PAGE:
© Reuters. FILE PHOTO: American flags hang from the facade of the New York Stock Exchange (NYSE) building after the start of Thursday’s trading session in Manhattan in New York City, New York, U.S., January 28, 2021. REUTERS/Mike Segar/File Photo

By Ambar Warrick

(Reuters) – S&P and rose on Tuesday as investors favored stocks expected to benefit from an economic recovery this year, although gains were muted in the run-up to consumer price data, which could affect the monetary policy.

The and Dow Jones had snapped five days of losses after a volatile session on Monday, with economically sensitive sectors such as energy and financials supporting the indexes.

Focus now turns to August consumer price data, due at 8:30 A.M. ET (1230 GMT), which is expected to show if a spike in inflation this year is as transitory as the Federal Reserve has posited. A Reuters poll expects the reading to be steady from July.

Investors are concerned that a sustained rise in inflation could push the Fed into tightening policy earlier than signaled, especially after data last week showed a strong rise in August producer prices.

U.S. S&P 500 E-minis were up 5 points, or 0.11%, at 06:15 am ET. Dow E-minis were up 25 points, or 0.07%, while E-minis were up 5 points, or 0.03%.

Focus is also on the possible passage of U.S. President Joe Biden’s $3.5 trillion budget package, which is expected to include a proposed corporate tax rate hike to 26.5% from 21%.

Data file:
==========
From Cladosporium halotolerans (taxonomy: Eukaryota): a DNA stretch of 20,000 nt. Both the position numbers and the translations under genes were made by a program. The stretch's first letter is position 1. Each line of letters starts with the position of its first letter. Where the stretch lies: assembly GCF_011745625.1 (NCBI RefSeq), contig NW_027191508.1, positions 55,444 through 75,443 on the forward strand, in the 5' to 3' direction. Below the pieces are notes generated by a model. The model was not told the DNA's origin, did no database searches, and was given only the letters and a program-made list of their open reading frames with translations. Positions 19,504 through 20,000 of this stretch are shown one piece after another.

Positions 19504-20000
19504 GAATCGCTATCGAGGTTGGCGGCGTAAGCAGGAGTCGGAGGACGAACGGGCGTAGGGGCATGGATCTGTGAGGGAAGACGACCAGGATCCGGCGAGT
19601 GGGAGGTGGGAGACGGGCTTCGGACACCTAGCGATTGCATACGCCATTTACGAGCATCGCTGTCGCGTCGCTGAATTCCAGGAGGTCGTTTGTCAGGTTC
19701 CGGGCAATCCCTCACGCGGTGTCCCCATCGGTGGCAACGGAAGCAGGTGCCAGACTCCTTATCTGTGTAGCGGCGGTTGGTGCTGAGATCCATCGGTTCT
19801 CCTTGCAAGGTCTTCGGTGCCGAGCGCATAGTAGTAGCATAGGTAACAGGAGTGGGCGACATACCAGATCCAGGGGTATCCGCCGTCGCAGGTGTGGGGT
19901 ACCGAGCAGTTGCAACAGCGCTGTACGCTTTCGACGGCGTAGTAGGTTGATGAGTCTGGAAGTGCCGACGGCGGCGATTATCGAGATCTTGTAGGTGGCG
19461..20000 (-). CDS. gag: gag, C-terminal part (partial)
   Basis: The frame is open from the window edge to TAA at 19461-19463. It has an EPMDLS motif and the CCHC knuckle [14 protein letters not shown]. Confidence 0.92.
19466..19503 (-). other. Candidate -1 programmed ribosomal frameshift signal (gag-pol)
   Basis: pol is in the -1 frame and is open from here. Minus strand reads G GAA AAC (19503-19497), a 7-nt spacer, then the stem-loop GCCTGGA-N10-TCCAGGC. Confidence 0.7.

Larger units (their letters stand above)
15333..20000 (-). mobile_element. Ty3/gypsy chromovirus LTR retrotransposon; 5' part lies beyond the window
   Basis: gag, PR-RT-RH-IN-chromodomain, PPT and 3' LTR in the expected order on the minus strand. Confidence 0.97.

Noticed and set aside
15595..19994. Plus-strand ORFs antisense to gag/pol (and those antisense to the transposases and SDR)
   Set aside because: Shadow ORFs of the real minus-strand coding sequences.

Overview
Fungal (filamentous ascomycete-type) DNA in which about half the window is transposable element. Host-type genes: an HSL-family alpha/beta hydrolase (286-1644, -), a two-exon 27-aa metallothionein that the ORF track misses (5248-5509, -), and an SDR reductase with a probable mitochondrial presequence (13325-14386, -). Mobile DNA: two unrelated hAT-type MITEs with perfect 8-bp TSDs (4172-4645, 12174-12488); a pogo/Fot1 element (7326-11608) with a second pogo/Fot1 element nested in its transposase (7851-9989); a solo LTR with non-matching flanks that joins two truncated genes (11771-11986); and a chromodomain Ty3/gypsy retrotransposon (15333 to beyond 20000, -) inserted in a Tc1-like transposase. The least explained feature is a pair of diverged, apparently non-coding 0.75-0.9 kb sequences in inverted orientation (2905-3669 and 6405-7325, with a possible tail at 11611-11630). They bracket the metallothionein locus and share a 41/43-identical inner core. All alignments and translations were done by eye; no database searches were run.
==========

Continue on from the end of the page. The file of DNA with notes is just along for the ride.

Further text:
A possible hike in corporate taxes comes as yet another uncertainty, along with recent concerns over slowing economic growth due to rising COVID-19 cases.

Market participants now expect a substantial correction in stock markets by the end of the year, with some investors turning bearish on a global economic recovery.

Oil stocks, which were the best performers on Monday, extended gains into premarket trading, as crude prices hit a six-week high on expectations of more supply disruptions due to a hurricane in the Gulf Coast.

Major technology stocks, which had lagged their broader peers in the previous session, were muted in premarket trade. U.S.-listed Chinese firms fell as investors remained wary of regulatory shocks from Beijing.

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